In my work coaching women and men, 99% of the problems I see result from a lack of boundaries. “No” is a short word that doesn’t get uttered often enough. If your choice is between being liked or respected, always choose the latter.
No contact is a good time to develop better boundaries and increase your self-esteem. Abandon dysfunctional behaviors learned in childhood. When you assess where you mis-stepped—and correct those behaviors—you have a much better probability of success the next time around.
4. You will rediscover all the things that make you happy.
Single women often have amazingly vibrant lives- they dance salsa, write poetry, and meet girlfriends for martinis. In a relationship, many women dive into a black hole head-first. They get comfortable. They stop flirting and start nagging. They abandon their old friends—and an essential part of themselves.
No contact gives you the time and energy to pursue your goals – big and small. Get the MBA. Plan a trip to Morocco. Flirt with the cute guy in Muay Thai class. You’ll soon realize that although your life without a partner, it’s just as sweet.
As you start smiling and laughing again, you radiate positive vibrations. [link to Article] In no time, you’ll have a host of new suitors because the world is abundant, after all.
5. You define your non-negotiable values.
The vast majority of people look for a relationship the wrong way. They chase after attractiveness, money, or physique. But, if you want lasting love—the kind that gets better with time—you have to think differently.
What are your values? What are your must-have’s? Here are some of my personal favorites:
- “I date partners who say ‘I’m sorry’ and own up to their mistakes.”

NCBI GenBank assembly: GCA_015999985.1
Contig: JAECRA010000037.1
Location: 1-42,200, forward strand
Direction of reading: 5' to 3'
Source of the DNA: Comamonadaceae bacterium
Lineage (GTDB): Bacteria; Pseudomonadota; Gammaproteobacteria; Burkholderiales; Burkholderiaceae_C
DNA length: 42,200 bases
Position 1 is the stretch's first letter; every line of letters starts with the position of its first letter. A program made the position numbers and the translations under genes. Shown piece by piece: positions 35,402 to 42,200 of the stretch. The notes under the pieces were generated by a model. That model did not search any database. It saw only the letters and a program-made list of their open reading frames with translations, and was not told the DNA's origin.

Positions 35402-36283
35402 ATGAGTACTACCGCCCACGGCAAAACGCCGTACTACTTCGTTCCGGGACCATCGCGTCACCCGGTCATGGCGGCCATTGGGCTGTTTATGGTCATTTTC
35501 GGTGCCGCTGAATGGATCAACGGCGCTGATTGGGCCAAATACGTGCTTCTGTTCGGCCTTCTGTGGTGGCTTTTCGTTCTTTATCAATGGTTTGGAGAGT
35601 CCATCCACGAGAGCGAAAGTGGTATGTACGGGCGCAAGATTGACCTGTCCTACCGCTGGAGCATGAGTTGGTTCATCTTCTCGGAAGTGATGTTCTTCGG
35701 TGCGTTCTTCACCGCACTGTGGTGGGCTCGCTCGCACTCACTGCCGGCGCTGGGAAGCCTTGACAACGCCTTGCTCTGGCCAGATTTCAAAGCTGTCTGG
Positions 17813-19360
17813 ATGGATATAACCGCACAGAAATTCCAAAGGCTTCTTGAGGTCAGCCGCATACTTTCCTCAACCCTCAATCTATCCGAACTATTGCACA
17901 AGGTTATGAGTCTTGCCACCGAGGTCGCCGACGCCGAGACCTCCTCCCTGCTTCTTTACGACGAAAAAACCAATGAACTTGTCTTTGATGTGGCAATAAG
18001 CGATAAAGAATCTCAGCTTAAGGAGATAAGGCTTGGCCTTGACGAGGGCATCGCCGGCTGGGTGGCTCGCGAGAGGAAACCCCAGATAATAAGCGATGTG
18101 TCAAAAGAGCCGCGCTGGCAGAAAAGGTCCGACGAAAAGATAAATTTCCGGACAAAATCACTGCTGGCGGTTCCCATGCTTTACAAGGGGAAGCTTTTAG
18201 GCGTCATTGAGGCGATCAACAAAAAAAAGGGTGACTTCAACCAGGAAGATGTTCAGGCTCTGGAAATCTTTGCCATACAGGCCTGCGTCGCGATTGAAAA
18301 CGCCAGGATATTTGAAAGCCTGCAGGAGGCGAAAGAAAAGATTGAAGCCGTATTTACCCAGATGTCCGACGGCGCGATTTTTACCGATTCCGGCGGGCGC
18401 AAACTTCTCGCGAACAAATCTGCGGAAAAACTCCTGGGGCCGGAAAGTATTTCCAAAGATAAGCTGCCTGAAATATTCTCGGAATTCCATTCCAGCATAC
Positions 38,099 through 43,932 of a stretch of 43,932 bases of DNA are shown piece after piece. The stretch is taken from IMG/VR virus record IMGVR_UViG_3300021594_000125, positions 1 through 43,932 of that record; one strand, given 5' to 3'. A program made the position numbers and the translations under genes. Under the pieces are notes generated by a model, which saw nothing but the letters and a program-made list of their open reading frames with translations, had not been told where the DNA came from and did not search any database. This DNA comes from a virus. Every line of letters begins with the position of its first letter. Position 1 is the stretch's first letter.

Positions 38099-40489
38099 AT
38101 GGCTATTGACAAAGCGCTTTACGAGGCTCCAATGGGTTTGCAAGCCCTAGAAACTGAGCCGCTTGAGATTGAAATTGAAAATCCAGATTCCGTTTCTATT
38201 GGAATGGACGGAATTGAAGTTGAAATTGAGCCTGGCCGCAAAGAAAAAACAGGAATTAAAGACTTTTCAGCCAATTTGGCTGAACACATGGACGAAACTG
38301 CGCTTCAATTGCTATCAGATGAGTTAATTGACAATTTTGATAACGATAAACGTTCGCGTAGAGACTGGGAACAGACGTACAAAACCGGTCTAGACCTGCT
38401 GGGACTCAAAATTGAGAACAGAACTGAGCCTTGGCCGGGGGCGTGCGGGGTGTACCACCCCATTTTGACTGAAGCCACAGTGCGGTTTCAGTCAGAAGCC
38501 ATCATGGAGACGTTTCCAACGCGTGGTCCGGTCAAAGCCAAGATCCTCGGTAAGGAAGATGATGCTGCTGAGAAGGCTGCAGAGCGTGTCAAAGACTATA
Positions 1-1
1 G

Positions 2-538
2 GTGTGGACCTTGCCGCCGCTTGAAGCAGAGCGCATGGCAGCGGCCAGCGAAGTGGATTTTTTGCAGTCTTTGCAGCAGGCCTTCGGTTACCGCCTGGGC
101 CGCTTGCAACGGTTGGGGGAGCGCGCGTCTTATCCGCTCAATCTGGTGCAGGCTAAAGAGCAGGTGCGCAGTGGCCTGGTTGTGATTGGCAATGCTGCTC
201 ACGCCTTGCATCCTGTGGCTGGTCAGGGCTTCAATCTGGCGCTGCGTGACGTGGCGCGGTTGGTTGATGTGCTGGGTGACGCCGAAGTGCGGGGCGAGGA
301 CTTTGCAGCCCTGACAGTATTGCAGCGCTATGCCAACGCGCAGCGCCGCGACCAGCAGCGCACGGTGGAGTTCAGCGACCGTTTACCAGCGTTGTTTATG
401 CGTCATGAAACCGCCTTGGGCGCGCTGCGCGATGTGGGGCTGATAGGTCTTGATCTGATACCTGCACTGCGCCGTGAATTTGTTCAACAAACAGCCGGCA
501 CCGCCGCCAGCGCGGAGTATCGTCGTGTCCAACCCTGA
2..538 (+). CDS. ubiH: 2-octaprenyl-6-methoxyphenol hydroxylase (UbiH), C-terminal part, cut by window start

- “I date partners who believe in mutuality—where there is equal give and take.”
- “I date partners who believe in commitment and communication.”
If a recent breakup has left you reeling, what values was your partner missing? Make those values non-negotiable in your next relationship.
6. No contact brings you back to reality.
In a relationship, sex loads your body with oxytocin and dopamine—the body’s “feel good” chemicals. Euphoria often has you mired in fantasy.
Detox brings you back to reality. You see your ex for not what you wish him to be, but for who he is. Is he selfish? Cowardly? A liar? An emotionally-immature narcissist?
As your eyes open to reality, you can make a better decision about whether he’s a good bet for the long-haul. Marriage or long-term commitment is no joke, so you want a healthy and stable partner for the ride.
7. No contact grows you up. It grows your partner up, too.
When you stop pinning your happiness on your partner, you realize it’s just you in the world. No one will save you from your demons. It’s your job to figure out why you were born and how to make your life rich with meaning.
This work is hard. It’s often painful. But, it’s the place were life begins and starts getting really rich, rewarding and fun. You feel younger and wake up excited for the tasks that lay ahead.
You also differentiate between “wanting” a partner and “needing” one. Share the journey with someone who “gets” it. A strong teammate will fortify your flagging spirits when the struggle is real. A bad teammate will add to your headaches and problems.